Tuesday, June 28, 2011
A Primer on the War Powers Act; Why It is a Difficult Tight Rope for President Obama to Walk
The War Powers Act was passed by Congress in 1973 over the veto of President Richard Nixon. The WPA is an attempt by Congress to define the line between the President's powers as commander-in-chief and Congress' power to declare war. The WPA says the President may commit troops in the event of a 1) declaration of war by congress; 2) a statute authorizing the President to commit troops; or 3) a national emergency created by an attack on the United States or the U.S. armed forces.
In the event #3 applies, the President can commit troops for 60 days and can get an additional 30 days if it is declared by the president as a continuing national emergency.
Until President Obama, every President since 1973, all Republican and Democrats, since have taken the position that the WPA is an unconstitutional infringement on the President's power as commander-in-chief and has refused to follow it. What often happens is that the President will commit troops and then Congress will after-the-fact pass legislation authorizing what the President has done. It's more a way Congress has of trying to save face, a way of claiming the WPA is still valid as law.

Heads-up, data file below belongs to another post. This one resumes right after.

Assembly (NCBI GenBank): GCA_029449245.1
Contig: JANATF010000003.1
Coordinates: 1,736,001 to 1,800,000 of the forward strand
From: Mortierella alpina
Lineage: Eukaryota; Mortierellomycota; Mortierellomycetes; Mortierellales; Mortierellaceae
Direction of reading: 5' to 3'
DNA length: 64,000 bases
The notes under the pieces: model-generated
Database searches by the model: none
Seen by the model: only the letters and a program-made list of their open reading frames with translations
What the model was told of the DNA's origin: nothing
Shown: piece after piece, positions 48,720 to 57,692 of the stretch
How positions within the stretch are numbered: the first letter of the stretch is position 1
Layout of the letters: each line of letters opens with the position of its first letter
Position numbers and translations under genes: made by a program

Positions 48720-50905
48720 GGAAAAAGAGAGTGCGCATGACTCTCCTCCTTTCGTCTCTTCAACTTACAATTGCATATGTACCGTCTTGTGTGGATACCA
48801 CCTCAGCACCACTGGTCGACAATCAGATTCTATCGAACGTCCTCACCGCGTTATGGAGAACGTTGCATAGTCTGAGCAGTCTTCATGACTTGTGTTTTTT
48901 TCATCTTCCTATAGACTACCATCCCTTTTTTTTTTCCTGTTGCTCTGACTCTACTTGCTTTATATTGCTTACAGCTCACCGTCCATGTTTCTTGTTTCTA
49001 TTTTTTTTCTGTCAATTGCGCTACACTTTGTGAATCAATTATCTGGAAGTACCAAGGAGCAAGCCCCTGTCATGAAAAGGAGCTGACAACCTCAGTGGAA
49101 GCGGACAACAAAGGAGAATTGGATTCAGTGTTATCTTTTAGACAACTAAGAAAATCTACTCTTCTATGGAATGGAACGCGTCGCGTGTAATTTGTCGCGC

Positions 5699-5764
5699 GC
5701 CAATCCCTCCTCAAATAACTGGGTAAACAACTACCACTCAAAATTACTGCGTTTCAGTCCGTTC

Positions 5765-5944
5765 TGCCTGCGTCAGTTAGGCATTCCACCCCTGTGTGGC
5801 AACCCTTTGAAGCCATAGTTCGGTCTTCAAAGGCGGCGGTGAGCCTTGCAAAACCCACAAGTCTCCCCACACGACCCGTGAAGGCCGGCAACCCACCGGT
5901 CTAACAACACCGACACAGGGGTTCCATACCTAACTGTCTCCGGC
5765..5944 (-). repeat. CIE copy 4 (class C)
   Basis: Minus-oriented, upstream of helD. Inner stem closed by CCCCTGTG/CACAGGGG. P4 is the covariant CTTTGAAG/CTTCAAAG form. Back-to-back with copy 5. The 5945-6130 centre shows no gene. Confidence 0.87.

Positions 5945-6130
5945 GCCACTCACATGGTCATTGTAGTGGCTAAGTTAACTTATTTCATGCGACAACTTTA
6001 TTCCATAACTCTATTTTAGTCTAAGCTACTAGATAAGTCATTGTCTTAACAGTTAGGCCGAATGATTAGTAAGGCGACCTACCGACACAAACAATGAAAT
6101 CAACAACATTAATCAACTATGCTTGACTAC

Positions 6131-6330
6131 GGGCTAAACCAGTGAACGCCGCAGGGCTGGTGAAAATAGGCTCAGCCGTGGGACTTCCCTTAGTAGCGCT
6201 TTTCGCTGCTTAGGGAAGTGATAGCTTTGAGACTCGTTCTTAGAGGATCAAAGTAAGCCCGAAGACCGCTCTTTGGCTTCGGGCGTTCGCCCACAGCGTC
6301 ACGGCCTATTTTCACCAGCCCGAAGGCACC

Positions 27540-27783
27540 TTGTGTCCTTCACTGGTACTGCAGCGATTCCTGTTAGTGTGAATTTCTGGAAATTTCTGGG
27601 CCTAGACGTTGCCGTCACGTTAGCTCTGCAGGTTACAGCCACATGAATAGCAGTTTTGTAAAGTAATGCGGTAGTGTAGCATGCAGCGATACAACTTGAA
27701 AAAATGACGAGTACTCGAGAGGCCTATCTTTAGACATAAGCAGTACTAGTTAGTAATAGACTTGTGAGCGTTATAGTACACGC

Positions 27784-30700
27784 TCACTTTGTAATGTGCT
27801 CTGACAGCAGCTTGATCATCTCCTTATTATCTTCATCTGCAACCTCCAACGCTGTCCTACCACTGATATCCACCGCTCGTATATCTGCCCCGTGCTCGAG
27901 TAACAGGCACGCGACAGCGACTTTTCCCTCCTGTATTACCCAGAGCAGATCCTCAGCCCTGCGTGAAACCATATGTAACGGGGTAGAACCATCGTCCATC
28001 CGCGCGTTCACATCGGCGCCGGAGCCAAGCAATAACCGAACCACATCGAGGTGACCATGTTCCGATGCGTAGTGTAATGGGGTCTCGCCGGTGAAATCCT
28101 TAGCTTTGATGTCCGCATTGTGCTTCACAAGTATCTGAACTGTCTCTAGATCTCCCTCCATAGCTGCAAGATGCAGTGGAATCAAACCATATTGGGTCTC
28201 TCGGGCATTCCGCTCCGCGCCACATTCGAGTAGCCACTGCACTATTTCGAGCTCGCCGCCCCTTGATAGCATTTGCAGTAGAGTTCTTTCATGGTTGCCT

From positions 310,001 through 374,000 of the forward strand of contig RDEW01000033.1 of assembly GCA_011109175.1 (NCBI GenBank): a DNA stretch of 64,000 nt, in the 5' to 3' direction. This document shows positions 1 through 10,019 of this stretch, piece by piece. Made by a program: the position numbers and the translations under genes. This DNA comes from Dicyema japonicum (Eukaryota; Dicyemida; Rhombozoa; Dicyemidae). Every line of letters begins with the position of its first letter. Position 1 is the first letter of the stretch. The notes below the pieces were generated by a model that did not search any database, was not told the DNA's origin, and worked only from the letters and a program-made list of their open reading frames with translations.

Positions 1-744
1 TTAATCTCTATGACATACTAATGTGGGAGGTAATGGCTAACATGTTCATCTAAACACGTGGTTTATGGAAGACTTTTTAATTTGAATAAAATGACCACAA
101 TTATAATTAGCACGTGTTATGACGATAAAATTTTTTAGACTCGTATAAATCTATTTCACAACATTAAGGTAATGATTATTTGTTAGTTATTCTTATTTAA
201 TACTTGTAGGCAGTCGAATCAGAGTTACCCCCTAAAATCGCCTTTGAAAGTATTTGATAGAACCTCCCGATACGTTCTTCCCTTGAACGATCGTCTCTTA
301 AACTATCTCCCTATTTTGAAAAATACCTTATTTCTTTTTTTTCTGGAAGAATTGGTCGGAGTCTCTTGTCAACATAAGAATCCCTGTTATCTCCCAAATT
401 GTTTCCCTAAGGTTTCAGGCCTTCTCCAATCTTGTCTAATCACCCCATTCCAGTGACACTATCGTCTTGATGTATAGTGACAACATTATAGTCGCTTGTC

Obama is the first President who served in Congress post-WPA. In the Senate he took a position that the WPA is constitutional. Now as President he can't take the position the traditional position that the WPA is unconstitutional. Instead President Obama, boxed in a corner because of his previous support of the WPA, has chosen to take the position that what is happening in Libya is not actually "hostilities," an undefined term in the WPA. He has boxed himself into an intellectual corner.